What is shortness of breath on exertion?
“Shortness of breath on exertion” is a term used to describe difficulty breathing when engaged in a simple activity like walking up a flight of stairs or going to the mailbox.
It’s also known as:
- breathlessness on exertion
- exertional dyspnea
- dyspnea on effort
- exertional breathlessness
- short of breath with activity
- dyspnea on exertion (DOE)
While each person experiences this symptom differently, it’s usually marked by feeling like you can’t catch your breath.
Normal breathing is relatively slow and occurs without much thought.
When you begin breathing faster and feel that the breath is shallower, that’s what shortness of breath feels like. You may switch from breathing through your nose to your mouth to try to get more air. When this happens without athletic exertion, it’s a concern.
Many people feel short of breath during strenuous activity if they aren’t accustomed to exercise.
But if you have a sudden onset of difficulty breathing doing routine day-to-day activities, it may be a medical emergency.
Shortness of breath on exertion is a sign that your lungs aren’t getting enough oxygen in or not getting enough carbon dioxide out. It can be a warning sign of something serious.
Shortness of breath occurs as a result of the interaction of many physical and even psychological factors. A panic attack, for instance, is something triggered by the brain but with very real, physical symptoms. It could even be the result of environmental conditions if air quality is poor in your area.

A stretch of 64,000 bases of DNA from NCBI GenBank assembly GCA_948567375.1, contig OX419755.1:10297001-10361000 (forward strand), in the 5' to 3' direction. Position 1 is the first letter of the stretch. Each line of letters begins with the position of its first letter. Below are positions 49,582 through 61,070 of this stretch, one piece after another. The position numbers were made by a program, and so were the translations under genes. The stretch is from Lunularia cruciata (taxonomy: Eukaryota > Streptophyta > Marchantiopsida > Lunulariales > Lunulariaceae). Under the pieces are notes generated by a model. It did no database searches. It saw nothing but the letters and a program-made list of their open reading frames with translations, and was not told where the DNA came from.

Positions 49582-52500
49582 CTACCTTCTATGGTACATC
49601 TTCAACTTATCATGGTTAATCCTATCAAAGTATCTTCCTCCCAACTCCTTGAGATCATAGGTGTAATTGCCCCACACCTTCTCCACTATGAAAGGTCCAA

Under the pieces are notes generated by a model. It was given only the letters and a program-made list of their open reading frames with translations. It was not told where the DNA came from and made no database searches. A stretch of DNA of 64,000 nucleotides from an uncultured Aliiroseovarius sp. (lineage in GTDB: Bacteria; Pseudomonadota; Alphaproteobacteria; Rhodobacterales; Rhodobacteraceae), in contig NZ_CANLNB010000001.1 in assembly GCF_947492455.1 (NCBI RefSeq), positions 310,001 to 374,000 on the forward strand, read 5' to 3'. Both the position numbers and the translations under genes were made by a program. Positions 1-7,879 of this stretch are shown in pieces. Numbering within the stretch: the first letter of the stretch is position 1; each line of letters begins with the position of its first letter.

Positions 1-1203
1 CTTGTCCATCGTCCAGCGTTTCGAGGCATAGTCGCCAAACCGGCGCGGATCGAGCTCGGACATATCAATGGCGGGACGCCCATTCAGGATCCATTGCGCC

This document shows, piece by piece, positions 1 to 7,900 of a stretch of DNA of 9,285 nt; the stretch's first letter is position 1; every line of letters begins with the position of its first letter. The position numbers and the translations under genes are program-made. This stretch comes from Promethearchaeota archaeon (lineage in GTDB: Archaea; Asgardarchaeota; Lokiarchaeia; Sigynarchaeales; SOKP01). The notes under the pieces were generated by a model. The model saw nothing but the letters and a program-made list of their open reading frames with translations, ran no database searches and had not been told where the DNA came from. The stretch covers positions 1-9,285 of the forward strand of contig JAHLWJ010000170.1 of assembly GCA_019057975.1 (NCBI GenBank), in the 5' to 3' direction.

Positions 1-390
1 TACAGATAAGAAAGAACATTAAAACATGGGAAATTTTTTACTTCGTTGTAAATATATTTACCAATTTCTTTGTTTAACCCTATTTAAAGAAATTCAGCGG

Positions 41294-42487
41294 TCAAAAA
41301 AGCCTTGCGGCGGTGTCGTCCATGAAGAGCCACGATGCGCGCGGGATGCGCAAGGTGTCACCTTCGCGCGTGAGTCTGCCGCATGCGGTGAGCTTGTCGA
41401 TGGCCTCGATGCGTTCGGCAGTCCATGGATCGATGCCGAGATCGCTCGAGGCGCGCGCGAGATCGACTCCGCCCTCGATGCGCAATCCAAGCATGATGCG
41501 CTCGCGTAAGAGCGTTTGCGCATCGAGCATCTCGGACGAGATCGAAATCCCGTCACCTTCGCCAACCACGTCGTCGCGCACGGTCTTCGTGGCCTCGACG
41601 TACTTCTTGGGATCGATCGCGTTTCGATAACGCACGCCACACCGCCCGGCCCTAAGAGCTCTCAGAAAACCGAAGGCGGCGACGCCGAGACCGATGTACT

All of the following can be connected to shortness of breath on exertion:
When you have shortness of breath on exertion, you should make an appointment to see your doctor. They will ask about your medical history and conduct an exam.
Tests will help determine the cause of your breathlessness. These tests may include:
Treatment for this condition will depend on the findings of the medical tests. Management will focus on treating the cause of the shortness of breath.
For instance, if it’s caused by asthma, your doctor may recommend you use an inhaler. If it’s a sign of poor physical condition, your doctor will likely suggest a fitness program.
You may simply have to cope with the symptom until the cause is resolved. In pregnancy, for instance, your breathlessness should improve after the baby is born.
A sudden onset of shortness of breath could be a medical emergency. Call 911 immediately if you or someone you know experiences this, especially if it’s accompanied by the following:
- air hunger (the feeling that no matter how deep you breathe, you still aren’t getting enough air)
- gasping for breath
- chest pain
- passing out or fainting
- sweating profusely
- pallor (pale skin)
- cyanosis (bluish-colored skin)
- coughing up blood or bubbly, pinkish mucus